Depth is another quality that sets apart the music found here. Whereas Domination was overly transparent, with all the sounds too isolated and unable to cohere with the necessary power of a death metal offering, Formulas… is immersible in the best way. All the sounds layer perfectly on top of one another in a decipherable yet obscured fashion so that they at once individually overpower everything else and work together to form a massive whole. On the low end, Pete Sandoval’s drumming demonstrates how all metal drums should sound: the bass drum is deep and low, loud yet not triggered to death so that it covers everything else, with the sort of soft thud that makes it almost enchanting; tom hits are marked by a very percussive quality – they sound like a drum, not just like their actual note; the snare is perfectly crisp, rising up above all the others with that prefect amount of reverb – it pops when he blasts and yet flows smoothly when he wants it to. Aside from the tone, the drumbeats are almost all great. His blasting is crazy fast, as on “Heaving Earth” and “Chambers of Dis” and his double bass beats are groovy and catchy as on “Nothing is Not” and “Prayer of Hatred.” Fills are fast and well placed but never overdone or overabundant. Pete, like the rest of the band, perfectly toes the line of technicality, mixing in just enough to impress and amaze without sacrificing the identity or functionality of any song.
But there’s a whole other side of this album that hasn’t even been mentioned – the genius and novelty of Trey Azagthoth. I could write this whole review about his riffs alone and that wouldn’t even do him justice. Aside from the fast, heavy, technical riffs and awesome harmonies there are the mind-bending solos. “Heaving Earth” gives the first taste, this one short but sweet, a lick ascending from utter darkness into magnificent splendor and then burning out, like a sunflare erupting from the molten surface. “Chambers of Dis” has two, each featuring blazing shredding and whining, high strung chords that tear at the fibers of the mind. Trey passes seamlessly from high to low, at times dropping so far he can barely be heard and at others soaring so high the sounds are barely distinguishable as actual notes. “Covenant of Death” features some classic tapping and arpeggios with the typical overdose of gain out of which bursts forth a great melodic lead traveling at light speed. And there are many others. Throughout the album are the haunting melodies of Azagthoth, dancing along the surface of the crunchy guitar tone, meandering into and out of the hellish miasma underneath. When he wants to he can be extremely melodic, such as the end of “Covenant of Death” and the incredible next song, “Hymn to a Gas Giant.” Trey’s guitar work here is at times like a caustic sludge, at others like an eruption into flame and at others like a flare of nebular gases sublimely wafting through the void. He touches upon the greatest evils of the mortal world and the most supreme limits of existence just as this album traverses an equally vast and analogous region. Nothing could demonstrate this better than the final true song on the album, “Invocation to a Continual One,” a microcosm of the album itself, containing, within its nearly 10 minutes every feature of the album mentioned above packaged within the kind of punky beats of the band’s older material, as though to show you, all at once, where they were, where they are and, presumably, where they’re headed.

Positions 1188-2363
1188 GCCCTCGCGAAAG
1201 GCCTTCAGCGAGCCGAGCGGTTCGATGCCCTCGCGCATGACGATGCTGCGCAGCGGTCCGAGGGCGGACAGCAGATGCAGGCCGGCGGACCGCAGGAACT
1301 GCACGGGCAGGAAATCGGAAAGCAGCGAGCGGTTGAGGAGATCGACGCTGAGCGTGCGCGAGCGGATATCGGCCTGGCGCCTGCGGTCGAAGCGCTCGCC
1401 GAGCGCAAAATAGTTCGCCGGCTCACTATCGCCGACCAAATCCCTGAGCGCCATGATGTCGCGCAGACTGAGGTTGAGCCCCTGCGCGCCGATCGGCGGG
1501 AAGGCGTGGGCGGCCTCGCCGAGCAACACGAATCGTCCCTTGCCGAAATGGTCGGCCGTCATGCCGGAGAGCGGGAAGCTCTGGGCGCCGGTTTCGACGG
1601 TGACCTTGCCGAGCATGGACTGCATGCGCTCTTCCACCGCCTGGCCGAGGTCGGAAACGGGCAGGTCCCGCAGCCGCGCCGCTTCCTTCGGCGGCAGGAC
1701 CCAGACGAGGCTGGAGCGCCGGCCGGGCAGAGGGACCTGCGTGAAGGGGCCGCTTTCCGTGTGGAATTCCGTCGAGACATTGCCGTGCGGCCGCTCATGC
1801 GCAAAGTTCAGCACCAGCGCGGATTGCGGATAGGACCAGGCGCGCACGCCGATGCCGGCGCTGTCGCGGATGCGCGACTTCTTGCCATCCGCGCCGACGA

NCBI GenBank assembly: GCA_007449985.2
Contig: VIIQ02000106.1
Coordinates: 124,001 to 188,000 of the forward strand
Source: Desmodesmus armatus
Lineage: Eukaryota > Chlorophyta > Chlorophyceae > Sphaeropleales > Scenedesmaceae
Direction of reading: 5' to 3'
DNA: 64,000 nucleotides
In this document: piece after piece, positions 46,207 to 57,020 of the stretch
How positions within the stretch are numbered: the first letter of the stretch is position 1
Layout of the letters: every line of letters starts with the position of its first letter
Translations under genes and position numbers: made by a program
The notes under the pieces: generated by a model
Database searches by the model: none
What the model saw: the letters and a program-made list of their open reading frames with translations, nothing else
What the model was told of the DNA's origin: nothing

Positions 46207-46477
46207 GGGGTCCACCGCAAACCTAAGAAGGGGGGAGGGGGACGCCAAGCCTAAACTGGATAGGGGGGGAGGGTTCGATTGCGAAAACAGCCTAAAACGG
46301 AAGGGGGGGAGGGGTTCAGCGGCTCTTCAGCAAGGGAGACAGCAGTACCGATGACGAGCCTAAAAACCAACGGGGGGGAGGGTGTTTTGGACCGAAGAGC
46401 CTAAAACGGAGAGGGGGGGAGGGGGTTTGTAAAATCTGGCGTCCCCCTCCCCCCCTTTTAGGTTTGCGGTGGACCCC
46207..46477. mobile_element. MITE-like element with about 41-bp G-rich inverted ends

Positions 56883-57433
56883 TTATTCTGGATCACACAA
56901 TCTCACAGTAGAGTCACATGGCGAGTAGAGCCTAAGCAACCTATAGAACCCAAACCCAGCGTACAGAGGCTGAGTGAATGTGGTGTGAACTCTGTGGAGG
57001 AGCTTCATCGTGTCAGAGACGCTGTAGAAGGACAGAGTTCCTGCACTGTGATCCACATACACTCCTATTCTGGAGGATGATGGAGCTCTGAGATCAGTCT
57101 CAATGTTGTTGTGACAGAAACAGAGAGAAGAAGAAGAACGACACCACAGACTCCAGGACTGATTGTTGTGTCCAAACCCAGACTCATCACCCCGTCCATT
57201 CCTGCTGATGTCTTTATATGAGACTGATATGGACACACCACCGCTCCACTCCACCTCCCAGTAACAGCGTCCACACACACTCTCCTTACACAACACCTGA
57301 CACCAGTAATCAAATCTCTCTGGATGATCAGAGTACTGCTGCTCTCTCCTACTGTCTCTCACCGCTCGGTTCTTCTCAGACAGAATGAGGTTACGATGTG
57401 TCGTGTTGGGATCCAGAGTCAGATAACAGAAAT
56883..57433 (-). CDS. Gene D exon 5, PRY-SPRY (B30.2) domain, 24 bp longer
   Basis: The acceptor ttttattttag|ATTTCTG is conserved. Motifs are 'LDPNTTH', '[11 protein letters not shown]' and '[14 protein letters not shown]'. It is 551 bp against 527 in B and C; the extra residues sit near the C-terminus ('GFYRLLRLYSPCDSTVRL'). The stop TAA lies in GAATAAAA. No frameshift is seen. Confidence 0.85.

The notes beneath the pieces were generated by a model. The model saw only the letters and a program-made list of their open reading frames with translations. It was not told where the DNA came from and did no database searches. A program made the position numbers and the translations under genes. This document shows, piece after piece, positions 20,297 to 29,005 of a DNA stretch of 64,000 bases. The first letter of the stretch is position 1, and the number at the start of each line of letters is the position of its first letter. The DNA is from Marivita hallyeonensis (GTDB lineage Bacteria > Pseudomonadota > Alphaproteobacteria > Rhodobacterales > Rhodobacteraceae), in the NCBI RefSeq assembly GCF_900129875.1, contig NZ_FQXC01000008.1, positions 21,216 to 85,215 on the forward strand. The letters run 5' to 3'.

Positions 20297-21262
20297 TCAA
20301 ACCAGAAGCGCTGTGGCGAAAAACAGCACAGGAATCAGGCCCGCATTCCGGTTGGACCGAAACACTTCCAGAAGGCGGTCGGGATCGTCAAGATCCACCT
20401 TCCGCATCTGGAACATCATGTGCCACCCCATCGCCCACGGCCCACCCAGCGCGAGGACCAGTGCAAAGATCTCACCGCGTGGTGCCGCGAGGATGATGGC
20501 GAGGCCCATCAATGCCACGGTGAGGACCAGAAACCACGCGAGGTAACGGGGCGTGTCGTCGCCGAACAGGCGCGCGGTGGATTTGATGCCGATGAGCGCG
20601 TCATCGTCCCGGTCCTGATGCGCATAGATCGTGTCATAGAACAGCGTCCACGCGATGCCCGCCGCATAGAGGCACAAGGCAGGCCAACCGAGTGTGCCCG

This album is everything Domination should have been: starting with a standard death metal formula it incorporates even heavier, sludgier tones, fast and brutal drumming and rhythms, powerful and abrasive vocals, coherent and compelling songwriting and enchanting melodies. After Domination, Morbid Angel not only made up the distance between Covenant and its desired successor but, perhaps drawing from the mistakes and shortcomings, took a whole step further towards what I believe they envisioned to be their goal. It encompasses the whole range of mortal existence, from the depth of evil to the domain of the gods and through it courses imminent, absolute power.